With its majestic dome, the Pantheon is a mausoleum dedicated to the memory of those who have shaped French history since the Revolution.

Built at the behest of Louis XV, who had recovered from a very serious illness, the Pantheon in Paris is dedicated to Saint Geneviève and designed by architect Germain Soufflot as a neoclassical style church.

The monument has a very troubled history: it was turned into a pantheon during the Revolution as the tomb of famous people and returned to the Church by Napoleon, then again deconsecrated and re-consecrated in the 19th century until becoming a public building again in 1885.

It stands atop the Sainte-Geneviève hill in the centre of the famous Latin Quarter and its façade is clearly inspired by the Pantheon in Rome while its conformation is inspired by St Paul’s Cathedral in London.

The Pantheon Dome

During your visit to the Pantheon, you must not miss the climb to the top of the dome. After climbing 425 steps, you will enjoy an absolutely exceptional panorama and a 360° view of the Ville Lumiere that opens up before you as if by magic.

The view is breathtaking, especially on a clear sunny day, when your gaze can sweep over the capital in all its beauty.

A curiosity: the dome of the Panthéon is actually composed of three interlocking domes, only one of which is visible from outside the Mausoleum.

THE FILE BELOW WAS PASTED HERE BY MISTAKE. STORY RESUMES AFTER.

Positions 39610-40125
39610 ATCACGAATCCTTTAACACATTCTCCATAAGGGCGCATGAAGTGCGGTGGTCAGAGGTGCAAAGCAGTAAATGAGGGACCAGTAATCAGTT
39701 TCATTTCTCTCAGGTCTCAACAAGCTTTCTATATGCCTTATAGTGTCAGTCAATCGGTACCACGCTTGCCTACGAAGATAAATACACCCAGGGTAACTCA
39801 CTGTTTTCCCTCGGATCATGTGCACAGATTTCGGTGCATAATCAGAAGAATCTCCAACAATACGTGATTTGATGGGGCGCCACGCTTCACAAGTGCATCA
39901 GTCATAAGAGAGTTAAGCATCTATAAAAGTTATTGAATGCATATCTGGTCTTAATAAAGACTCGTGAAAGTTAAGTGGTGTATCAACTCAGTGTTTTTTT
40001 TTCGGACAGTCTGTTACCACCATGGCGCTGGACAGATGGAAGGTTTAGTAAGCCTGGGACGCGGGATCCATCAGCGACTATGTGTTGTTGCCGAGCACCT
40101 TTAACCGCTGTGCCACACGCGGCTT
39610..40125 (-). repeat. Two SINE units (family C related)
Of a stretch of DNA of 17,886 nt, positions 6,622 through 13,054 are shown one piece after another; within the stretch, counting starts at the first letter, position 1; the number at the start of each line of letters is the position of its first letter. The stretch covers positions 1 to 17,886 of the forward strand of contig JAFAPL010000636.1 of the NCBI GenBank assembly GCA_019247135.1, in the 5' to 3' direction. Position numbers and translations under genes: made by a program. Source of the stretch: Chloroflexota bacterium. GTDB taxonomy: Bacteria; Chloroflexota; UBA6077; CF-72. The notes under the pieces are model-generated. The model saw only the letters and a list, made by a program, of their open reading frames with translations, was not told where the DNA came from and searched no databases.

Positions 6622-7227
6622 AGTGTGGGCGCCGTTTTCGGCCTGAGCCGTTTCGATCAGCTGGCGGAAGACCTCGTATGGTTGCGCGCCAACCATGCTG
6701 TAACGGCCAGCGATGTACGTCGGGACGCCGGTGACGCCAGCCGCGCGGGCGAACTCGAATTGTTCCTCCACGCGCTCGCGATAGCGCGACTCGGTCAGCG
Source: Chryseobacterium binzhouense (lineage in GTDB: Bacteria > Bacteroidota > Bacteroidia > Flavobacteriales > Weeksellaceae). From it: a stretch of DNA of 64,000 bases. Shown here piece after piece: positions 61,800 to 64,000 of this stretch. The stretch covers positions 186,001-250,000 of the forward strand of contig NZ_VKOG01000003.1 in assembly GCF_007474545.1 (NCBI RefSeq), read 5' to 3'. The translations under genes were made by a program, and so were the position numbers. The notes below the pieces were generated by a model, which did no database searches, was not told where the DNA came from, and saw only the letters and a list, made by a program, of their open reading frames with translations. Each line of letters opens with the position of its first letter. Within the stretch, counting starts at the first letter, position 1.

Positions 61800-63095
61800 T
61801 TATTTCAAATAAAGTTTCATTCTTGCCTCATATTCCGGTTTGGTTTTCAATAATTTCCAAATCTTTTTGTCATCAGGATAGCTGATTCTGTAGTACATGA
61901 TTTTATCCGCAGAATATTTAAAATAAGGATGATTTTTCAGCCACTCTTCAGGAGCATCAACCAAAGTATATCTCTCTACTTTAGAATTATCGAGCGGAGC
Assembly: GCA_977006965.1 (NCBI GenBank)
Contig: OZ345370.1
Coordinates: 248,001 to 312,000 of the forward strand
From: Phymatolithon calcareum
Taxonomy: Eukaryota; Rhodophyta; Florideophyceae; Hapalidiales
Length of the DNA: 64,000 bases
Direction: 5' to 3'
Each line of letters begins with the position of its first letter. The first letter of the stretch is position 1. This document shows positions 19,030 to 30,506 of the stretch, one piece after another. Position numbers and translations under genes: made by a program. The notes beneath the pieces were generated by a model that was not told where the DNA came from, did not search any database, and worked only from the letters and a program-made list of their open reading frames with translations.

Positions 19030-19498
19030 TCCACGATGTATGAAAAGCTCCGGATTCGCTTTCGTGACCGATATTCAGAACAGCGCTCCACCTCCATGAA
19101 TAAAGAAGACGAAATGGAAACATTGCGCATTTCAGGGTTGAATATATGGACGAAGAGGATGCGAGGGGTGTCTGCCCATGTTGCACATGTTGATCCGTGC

Foucault’s Pendulum

One of the Mausoleum’s most popular attractions is undoubtedly the Foucault Pendulum, preserved in the Panthéon’s central hall.

At 67 metres high, the pendulum was designed by the physicist Michel Foucault with the aim of demonstrating the rotation of the earth through an empirical experiment that was carried out in 1851 right inside the Panthéon.

The pendulum that can be admired in the Mausoleum is only a faithful reproduction of the original one, kept at the Musée des Arts et Métiers in Paris.

The Crypt and Tombs

A visit to the Crypt, located in the basement of the Mausoleum, is a must.

Here are preserved the remains of more than 70 great men of French history, including writers, poets and scientists, buried here as a sign of the highest honour from the nation.

Lovers of history and literature will not miss the opportunity to admire the tombs of philosophers Voltaire and Rousseau, writers Dumas, Hugo and Zola, historical figures such as scientists Marie and Pierre Curie, and Soufflot and Rondelet, architects of the Mausoleum itself.

If you are looking for Napoleon Bonaparte’s tomb, you are in the wrong place: the great French leader is buried in the Les Invalides Museum Complex.

How to get there

The Pantheon is located in the Latin Quarter, very close to the Sorbonne and is easily accessible by public transport:

Buy the entrance ticket

Useful information


Pl. du Panthéon, 75005 Paris, France


TEL: +33 1 44 32 18 00


  • Monday: 10:00 - 18:30
  • Tuesday: 10:00 - 18:30
  • Wednesday: 10:00 - 18:30
  • Thursday: 10:00 - 18:30
  • Friday: 10:00 - 18:30
  • Saturday: 10:00 - 18:30
  • Sunday: 10:00 - 18:30


Metro stops

  • Jussieu (603 mt)
  • Saint-Michel Notre-Dame (843 mt)

Bus stops

  • Pantheon (169 mt)

Where is located Pantheon

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